- The Washington Times - Monday, April 20, 2009

ROME (AP) - About 140 migrants arrived on Italian territory after being stranded aboard a cargo ship amid a standoff with Malta over who would take them, officials said Monday.

Italian military boats took about 120 of the travelers to Porto Empedocle in Sicily Monday. Twenty more who were ailing, as well as a pregnant woman, had been taken to the Sicilian island of Lampedusa late Sunday, port authorities said.

The Turkish ship Pinar had been the subject of a standoff between Italy and Malta over who should take in the 140 migrants. On Sunday, Italy said that, for humanitarian reasons, it would allow the migrants to land.

The migrants were apparently from Africa but authorities have not given the nationalities. Antonio Cacciatore of the Porto Empedocle port authority said the migrants would be identified and moved to immigrant shelters elsewhere in Sicily.

The migrants were reported in good condition. TV footage showed them getting off the Italian military ships, aided in some cases by the Italians. Some had towels on their heads.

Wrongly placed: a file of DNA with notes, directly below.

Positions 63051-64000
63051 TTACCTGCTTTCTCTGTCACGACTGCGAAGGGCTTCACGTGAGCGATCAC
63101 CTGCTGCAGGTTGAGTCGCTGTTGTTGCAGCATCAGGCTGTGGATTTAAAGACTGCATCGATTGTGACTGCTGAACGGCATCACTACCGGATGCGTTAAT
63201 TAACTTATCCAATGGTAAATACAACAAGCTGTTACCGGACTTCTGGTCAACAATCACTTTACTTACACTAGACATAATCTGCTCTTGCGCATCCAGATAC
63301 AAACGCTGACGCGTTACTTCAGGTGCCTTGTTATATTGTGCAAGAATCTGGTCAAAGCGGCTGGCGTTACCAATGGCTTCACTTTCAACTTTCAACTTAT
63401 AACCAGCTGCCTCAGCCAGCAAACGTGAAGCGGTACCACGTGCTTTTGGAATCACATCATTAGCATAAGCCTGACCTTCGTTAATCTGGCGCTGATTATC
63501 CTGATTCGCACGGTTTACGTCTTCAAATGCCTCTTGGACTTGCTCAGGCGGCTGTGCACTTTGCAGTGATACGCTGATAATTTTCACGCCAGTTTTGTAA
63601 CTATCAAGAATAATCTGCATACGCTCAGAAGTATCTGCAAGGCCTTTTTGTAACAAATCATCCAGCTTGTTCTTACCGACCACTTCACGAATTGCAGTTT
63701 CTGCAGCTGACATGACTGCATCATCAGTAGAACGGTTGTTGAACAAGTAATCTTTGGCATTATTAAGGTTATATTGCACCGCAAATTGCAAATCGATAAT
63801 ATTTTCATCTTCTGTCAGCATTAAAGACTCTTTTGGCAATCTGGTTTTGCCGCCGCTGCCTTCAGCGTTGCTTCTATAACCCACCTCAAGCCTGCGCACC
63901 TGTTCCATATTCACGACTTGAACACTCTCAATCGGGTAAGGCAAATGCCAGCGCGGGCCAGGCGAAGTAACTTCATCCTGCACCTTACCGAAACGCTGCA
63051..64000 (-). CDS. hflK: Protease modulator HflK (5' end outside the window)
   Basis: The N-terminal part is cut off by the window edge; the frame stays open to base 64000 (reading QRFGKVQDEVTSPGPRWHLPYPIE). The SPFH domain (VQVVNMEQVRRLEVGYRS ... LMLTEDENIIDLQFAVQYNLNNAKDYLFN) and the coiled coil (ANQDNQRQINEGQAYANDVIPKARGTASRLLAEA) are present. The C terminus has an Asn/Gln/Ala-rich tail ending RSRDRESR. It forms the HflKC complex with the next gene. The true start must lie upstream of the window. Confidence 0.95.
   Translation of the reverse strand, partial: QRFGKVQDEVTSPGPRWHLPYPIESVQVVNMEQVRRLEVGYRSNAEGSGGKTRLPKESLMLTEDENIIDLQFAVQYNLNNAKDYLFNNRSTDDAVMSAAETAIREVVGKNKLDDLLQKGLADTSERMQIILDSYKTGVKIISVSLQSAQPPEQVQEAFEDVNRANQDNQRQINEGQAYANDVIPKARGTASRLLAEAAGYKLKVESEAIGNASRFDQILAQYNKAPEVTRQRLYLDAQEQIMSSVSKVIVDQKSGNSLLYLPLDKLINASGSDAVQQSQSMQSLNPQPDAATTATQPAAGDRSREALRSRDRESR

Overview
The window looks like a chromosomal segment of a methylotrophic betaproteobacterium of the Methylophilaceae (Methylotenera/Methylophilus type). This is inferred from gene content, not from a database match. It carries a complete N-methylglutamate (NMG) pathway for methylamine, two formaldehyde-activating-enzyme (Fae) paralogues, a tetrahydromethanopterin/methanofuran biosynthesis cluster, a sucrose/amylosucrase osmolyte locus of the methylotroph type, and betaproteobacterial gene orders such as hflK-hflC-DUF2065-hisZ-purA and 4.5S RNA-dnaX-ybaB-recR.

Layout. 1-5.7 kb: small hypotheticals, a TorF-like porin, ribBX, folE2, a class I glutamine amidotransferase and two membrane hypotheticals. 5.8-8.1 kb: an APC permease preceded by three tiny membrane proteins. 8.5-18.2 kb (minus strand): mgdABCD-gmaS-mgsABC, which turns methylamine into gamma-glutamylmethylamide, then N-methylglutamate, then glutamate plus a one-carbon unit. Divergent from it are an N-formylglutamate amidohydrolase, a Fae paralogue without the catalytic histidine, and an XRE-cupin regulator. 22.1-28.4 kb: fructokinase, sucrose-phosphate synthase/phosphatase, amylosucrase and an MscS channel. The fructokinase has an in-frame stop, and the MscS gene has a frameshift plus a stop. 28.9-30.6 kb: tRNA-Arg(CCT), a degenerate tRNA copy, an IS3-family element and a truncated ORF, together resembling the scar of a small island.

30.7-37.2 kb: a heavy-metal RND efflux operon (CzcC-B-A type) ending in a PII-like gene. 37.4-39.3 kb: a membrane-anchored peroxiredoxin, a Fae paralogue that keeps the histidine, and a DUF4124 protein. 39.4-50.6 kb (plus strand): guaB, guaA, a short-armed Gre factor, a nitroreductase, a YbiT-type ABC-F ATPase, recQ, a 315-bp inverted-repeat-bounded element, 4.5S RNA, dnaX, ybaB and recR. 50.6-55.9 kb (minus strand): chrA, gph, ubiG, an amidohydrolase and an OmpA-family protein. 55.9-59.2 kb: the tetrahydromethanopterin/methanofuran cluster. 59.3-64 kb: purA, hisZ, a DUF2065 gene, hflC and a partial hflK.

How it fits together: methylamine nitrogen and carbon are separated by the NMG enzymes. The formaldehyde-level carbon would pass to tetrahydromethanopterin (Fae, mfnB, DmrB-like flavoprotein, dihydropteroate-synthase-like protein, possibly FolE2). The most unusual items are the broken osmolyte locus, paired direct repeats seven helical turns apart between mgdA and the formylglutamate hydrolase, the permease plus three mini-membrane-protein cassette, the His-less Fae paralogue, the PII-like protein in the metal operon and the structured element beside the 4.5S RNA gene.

On Thursday, the 230-foot Pinar rescued the migrants after the two small boats in which they were traveling began to founder.

During the standoff, the Pinar was anchored about 25 miles southwest of Lampedusa.

Malta insisted the Pinar take the migrants to Lampedusa because that was the nearest port. Italy contended Malta should accept them because the ship was in Malta’s search and rescue area.

A statement Sunday by the Italian Foreign Ministry said Italy had agreed to take them in solely because of the “humanitarian emergency” aboard the cargo ship, and that its decision was not a recognition of Malta’s reasons for refusing the migrants.

Officials said Foreign Minister Franco Frattini and Interior Minister Roberto Maroni, who is from the anti-immigrant Northern League Party, made the decision after consultations with Premier Silvio Berlusconi, who had spoken by telephone with both the European Commission president and with the Maltese prime minister.

Each year, tens of thousands of migrants pay smugglers to try to reach Italian shores. Often their boats capsize, and nearby fishing boats or military ships rescue them.

Maltese army authorities said Malta contends that under international maritime conventions, the nearest port of call is obliged to accept rescued seafarers.

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